Red Forman: recent publications

The Magic of Intrapreneurship Within Organizations

That ’70s show where Red Forman, a gruff husband and father, is searching for a new job after the auto parts plant where he worked closed.While suited up and on his way out the door to a job interview, he boasts to his family, “I don’t need an edge. I’m Red Forman. I’m experienced, loyal, hardworking.” His daughter, Laurie, chimes in, “That’s the trifecta of employability!”At least, it used to be.

The notion of showing up to work, punching in, completing a designated series of tasks, punching out and returning to repeat that pattern every day for the span of one’s career has effectively expired. As the context around work and personal life has changed, so has the balance between them.The pandemic accelerated an already existing desire among the employee population to get something more out of work—whether an aligned purpose, an opportunity to grow or the ability to contribute to a higher cause. Many workers began to demand their worth by refusing to settle for anything less than fair wages and employers’ trust.Because of this “great reset,” employers must be equipped with processes and behaviors centered on employee investment.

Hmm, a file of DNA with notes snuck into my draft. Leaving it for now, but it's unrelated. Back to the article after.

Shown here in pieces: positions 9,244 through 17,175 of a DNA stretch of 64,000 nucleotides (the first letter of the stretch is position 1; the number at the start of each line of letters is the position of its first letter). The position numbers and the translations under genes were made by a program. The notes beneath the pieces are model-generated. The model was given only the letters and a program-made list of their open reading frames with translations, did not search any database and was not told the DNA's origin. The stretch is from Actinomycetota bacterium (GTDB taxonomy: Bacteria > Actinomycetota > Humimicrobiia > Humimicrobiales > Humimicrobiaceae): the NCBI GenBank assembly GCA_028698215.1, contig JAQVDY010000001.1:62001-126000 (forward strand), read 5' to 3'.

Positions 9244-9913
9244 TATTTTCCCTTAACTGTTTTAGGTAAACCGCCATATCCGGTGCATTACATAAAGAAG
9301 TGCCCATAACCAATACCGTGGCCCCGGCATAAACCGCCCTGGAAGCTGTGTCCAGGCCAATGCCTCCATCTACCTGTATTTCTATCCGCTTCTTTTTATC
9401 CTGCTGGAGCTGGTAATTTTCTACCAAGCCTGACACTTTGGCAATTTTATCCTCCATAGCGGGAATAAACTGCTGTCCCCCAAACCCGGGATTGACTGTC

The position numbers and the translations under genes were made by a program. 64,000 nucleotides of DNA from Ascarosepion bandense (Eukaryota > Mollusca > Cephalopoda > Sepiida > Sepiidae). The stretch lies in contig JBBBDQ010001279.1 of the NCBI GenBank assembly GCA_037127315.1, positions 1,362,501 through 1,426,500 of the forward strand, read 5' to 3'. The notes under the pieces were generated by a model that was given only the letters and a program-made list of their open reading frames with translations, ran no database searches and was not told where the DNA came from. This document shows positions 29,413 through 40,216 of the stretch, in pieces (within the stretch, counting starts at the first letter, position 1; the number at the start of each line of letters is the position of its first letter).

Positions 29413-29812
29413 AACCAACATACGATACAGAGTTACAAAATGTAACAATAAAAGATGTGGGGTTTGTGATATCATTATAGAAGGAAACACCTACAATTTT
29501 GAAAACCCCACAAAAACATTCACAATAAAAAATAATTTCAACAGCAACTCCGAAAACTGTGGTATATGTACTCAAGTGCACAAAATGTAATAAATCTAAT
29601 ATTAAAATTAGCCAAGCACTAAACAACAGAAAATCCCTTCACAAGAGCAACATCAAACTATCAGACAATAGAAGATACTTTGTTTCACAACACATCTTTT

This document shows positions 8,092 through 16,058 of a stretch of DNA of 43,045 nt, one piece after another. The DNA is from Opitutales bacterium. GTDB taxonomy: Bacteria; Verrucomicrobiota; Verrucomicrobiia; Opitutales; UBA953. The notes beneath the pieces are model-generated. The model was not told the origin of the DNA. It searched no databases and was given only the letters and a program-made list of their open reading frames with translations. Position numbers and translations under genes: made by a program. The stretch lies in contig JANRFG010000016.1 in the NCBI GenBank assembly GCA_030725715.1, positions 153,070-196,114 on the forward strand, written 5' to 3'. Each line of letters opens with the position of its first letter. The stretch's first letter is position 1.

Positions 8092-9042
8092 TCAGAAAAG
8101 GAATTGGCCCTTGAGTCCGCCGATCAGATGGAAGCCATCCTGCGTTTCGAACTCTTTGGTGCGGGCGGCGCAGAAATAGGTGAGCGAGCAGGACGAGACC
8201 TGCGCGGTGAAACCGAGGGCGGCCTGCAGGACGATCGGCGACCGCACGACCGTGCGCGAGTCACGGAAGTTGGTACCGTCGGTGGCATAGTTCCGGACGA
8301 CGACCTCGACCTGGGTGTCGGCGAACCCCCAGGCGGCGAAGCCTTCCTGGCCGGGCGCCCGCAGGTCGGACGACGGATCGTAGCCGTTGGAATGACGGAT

Company goals are no longer just about meeting revenue targets. They’re about intrapreneurship: and creating a culture where everyone, regardless of role, feels the personal satisfaction of growth and achievement.Heather E. McGowan, a thought leader, researcher and future-of-work strategist, notes the shift in employee contributions over the past half-century.“A recalculation of the S&P 500 in 1975 [shows] 87% of [shareholder] value came from tangible things, property, plant equipment—because we made stuff,” she explains.

“Now, 90% of the value is intangible. That’s ideas and patents, etc. It’s

. personality parting feelings

Red Forman Heather E.Macgowan

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